Toomey & Trump in ads real and spoofed

    (video via ABC)

    (video via ABC)

    Have you seen the Jimmy Kimmel Toomey ad yet?

    The awkward spot that Donald Trump has put a host of Republican candidates in is hilariously spoofed in an ad Kimmel’s producers crafted (above), which shows Toomey arguing with himself about Trump.

    “He’s a national embarrassment and a disgrace,” the imaginary Toomey says, “whom I am proud to support for president of the United States.”

    The real-life Toomey is walking a delicate line, criticizing Trump’s behavior while leaving open the possibility that he’ll vote for him. His official posture is that he’s “waiting to be persuaded” that Trump deserves his support.

    That’s a position he’s held since May. But, as revelations and accusations mount about Trump’s behavior, the calls for Toomey to take a hard stand one way or the other grow.

    His opponent, Democrat Katie McGinty, takes every opportunity to tie Toomey to Trump, and to mock his professed indecision about his party’s nominee.

    In McGinty’s latest web video, an announcer says “even after Trump bragged about sexually assaulting women, Toomey stood by him.”

    In fact, after the video of Trump talking about groping women emerged, Toomey tweeted that Trump’s “comments were outrageous and unacceptable.” But he didn’t say he couldn’t vote for him or rule out endorsing him.

    Pivoting on Trump

    As I’ve followed Toomey in this campaign, it’s struck me that he’ll respond to questions about Trump when asked, but doesn’t want to talk about it more than he has to, especially in front of a microphone.

    There’s just not a lot of upside: condemn Trump, and he risks the support of core Republican voters; embrace him, and he loses ground with moderates, especially women.

    His people say it’s not just a political calculation, but a real dilemma of conscience. However loathsome Trump may be, is electing him worse than letting Hillary Clinton appoint Supreme Court justices and run federal regulatory agencies?

    In any case, Toomey decided to address the T issue in a new ad, in which he begins by saying, “I have a lot of disagreements with Donald Trump. I’ve been very clear about that.”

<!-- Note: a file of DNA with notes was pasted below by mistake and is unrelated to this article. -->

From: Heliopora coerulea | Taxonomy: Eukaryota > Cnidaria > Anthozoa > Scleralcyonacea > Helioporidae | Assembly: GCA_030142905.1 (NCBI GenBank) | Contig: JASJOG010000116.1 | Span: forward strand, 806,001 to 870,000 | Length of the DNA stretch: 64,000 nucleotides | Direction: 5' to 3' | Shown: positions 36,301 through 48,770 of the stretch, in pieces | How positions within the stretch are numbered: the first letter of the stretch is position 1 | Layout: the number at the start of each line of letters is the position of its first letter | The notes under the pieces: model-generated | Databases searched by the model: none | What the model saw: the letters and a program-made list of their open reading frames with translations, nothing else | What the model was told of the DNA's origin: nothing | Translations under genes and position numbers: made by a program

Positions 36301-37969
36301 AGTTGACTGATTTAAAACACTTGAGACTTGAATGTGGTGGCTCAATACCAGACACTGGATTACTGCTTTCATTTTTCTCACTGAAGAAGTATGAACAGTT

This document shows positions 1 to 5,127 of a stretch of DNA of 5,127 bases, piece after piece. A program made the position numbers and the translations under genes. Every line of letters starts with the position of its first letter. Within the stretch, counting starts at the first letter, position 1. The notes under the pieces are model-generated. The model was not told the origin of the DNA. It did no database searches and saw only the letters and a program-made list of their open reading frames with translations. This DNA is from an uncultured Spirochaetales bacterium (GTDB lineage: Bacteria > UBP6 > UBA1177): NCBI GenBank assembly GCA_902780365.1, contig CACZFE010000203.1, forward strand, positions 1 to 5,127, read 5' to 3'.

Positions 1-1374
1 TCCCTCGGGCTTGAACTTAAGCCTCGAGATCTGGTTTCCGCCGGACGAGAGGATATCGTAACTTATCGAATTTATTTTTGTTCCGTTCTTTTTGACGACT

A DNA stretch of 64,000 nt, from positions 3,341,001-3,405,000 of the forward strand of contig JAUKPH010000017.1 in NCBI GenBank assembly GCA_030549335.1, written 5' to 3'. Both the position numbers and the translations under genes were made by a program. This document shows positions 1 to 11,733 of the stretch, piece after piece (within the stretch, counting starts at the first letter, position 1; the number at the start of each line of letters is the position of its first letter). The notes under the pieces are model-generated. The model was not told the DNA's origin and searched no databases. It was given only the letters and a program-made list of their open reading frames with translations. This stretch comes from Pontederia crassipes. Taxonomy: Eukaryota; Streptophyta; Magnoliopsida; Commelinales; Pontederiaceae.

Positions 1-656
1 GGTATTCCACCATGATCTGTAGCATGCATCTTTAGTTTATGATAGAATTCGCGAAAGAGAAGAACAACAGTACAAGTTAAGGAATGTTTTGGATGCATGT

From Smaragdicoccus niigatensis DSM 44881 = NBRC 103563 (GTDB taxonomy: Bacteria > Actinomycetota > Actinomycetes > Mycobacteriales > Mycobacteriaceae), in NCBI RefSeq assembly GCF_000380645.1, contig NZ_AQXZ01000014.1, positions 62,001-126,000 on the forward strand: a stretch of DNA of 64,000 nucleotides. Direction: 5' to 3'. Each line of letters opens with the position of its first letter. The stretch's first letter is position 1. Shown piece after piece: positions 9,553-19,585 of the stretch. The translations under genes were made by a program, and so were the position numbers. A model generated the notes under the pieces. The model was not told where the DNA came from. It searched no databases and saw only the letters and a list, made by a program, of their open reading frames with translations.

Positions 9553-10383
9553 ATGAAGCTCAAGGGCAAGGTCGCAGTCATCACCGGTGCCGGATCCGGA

Toomey then pivots to a point he often makes — that, unlike him, McGinty never criticizes her party’s nominee, which he says shows the difference between blind partisanship and independence.

    “In Washington, if you don’t have some independence, some backbone, you might as well not even be there,” Toomey says in the ad.

    The ad dovetails with a central theme of his campaign — that while he may be a conservative Republican, he’s an independent thinker who’ll work with Democrats and compromise to get the right thing done.

    When McGinty appeared on WHYY’s Radio Times last week, host Marty Moss-Coane asked if she had any disagreements with Clinton.

    “Sure, in foreign policy for example,” McGinty said. After the experience of the Iraq war, she said, she’s a person “who will bring a huge dose of caution and skepticism if there’s ever thoughts or proposals about regime change.”

    When Moss-Coane asked if that meant Clinton was wrong to vote for the Iraq war in the Senate, McGinty wouldn’t say that — just that, going forward, she’d have to be convinced of any plan for regime change anywhere.

    After that, she pivoted to Toomey, saying he’s “refused to come clean with voters” about Trump.

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